NEW BRITAIN – Developer Amit Lakhotia will transform a five-storey, approximately 125,000 square foot former Stanley Black & Decker office building into more than 100 apartments.
At a construction kick-off ceremony on Tuesday, Lakhotia told a gathering of community leaders that he wanted the complex to be ready for lease within a year.
Avon Towers LLC paid $2.5 million for the building in February, and Lakhotia’s plan is to create market-priced apartments there.
The brick building on Myrtle Avenue was most recently the headquarters of Stanley Black & Decker, and before that it was one of the lines of Stanley Works factories that stretched along much of of Myrtle.
After a series of major new residential developments downtown, city officials said this project would help spread out density.
“Today’s ceremony truly represents the start of not only a new housing project in the city, but (also) a further commitment from the city and one of our key developers to revitalize the Myrtle Street corridor,” development manager Jack Benjamin said Tuesday afternoon. .
“For decades, industrial buildings in areas like this have truly languished without private investment,” said Benjamin, who credited financial incentives under New Britain’s adaptive reuse area for making this type of feasible project. “Amit’s work here will bring an element of livability back to the Myrtle Street hallway.”
The Lakhotia building is a block away from where other developers have promised a billion-dollar energy complex and data center. This project is in another section of the former Stanley Works industrial complex, and part of the preparation several years ago involved the demolition of around 10 dilapidated factory buildings, some of which date back to the late 1900s. 1800.
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For 20 years, Myrtle looked “almost like a Stanley Works grave,” said Mayor Erin Stewart.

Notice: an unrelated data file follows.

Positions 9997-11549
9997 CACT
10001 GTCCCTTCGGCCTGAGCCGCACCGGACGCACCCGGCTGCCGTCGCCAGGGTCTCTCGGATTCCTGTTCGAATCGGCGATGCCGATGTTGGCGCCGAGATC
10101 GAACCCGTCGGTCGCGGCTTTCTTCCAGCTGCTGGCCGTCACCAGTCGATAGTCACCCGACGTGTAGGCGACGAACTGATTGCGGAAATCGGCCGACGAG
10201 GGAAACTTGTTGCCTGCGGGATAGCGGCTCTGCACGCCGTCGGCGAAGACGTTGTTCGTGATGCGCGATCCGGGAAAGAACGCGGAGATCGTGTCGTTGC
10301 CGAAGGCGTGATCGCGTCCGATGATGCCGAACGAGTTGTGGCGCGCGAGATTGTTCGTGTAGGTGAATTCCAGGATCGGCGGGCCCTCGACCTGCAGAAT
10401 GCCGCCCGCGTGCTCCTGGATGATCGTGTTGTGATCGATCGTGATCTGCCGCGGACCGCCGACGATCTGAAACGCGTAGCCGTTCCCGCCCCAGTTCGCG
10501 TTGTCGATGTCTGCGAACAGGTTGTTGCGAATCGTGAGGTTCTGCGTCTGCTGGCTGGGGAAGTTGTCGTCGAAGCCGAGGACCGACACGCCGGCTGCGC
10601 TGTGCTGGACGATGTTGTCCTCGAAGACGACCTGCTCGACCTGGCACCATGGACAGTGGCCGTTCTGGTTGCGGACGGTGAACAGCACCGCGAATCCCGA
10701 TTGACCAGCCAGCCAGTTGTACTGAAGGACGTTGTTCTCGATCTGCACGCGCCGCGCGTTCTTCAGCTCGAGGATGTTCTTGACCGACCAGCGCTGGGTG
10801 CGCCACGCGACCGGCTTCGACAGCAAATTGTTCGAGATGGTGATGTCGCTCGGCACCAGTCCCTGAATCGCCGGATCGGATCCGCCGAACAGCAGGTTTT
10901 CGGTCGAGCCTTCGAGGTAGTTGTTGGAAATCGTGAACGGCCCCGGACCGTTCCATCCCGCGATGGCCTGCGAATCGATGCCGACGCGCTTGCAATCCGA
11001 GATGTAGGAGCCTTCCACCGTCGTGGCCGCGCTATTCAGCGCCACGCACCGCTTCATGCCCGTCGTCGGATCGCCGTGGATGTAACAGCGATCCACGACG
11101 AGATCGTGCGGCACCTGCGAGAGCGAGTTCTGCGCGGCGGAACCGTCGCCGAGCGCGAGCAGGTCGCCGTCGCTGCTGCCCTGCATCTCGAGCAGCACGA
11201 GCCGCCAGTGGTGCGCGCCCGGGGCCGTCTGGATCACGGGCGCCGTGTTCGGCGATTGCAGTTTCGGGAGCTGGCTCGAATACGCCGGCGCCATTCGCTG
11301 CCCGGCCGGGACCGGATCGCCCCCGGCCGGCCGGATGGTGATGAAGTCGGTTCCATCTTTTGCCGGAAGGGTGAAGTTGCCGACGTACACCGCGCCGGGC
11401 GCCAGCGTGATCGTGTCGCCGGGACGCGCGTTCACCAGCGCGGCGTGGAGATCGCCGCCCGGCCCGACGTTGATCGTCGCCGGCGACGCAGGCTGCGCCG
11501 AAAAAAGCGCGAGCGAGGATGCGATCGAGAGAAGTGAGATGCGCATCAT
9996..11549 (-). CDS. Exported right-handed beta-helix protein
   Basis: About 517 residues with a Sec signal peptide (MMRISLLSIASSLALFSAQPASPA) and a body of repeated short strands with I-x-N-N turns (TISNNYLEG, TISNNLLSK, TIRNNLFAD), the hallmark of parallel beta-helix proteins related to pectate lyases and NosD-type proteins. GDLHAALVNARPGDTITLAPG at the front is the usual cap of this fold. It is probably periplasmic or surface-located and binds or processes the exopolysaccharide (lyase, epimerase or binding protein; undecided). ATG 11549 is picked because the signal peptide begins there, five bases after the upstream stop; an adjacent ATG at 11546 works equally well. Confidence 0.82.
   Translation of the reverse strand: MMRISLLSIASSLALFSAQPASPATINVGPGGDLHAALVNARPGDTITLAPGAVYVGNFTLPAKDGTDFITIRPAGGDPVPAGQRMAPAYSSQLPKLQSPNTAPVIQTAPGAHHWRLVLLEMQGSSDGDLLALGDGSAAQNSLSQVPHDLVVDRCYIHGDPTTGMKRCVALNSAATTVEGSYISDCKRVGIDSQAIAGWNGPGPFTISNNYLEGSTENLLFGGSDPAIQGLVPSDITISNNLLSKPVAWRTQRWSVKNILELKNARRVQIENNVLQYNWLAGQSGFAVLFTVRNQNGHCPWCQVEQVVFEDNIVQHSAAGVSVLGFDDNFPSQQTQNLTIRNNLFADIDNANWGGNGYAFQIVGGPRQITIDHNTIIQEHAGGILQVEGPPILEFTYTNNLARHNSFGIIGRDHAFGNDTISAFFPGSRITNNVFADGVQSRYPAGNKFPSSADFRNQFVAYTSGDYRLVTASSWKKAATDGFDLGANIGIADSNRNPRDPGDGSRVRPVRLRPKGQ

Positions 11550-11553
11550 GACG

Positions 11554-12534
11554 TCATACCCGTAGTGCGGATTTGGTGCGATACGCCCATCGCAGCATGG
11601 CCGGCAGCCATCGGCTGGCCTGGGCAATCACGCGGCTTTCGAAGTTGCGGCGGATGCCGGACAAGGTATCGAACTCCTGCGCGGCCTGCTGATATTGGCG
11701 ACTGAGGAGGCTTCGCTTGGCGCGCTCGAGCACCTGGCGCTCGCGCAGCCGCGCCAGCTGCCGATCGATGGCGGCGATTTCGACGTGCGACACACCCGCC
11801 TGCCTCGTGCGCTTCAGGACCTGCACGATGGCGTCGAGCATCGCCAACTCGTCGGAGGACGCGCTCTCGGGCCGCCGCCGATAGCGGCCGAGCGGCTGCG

“The New Britain city is experiencing a renaissance unparalleled in decades. Block by block, the transformation is tangible. There’s no denying it’s happening,” she said. “We’re not trying to be the next Fairfield or the next Greenwich, under any circumstances. But we’re trying to reinvent ourselves, continuing to be an affordable, healthy and safe place to live, work and play.
Stewart said the location will make the project attractive to future workers at the planned Energy Innovation Park. EIP LLC said the project will eventually create 2,000 jobs, and part of Lakhotia’s strategy in renovating the building at 480 Myrtle St. is to have apartments nearby when that happens.
“The developments you’re going to see in this corridor of Myrtle Street over the next decade are really going to be monumental. The 480 Myrtle Street development is just the first of what you will see happening later,” she said.
The building was built in 1947 and renovated about 20 years ago.
“We dedicated the building to a resident of New Britain who did great work against slavery and for world peace. We call the building the Burritt,” Lakhotia said, drawing applause from the crowd. .
Elihu Burritt was a well-known author, lecturer, and abolitionist in the 1800s. The library at Central Connecticut State University is also named after him.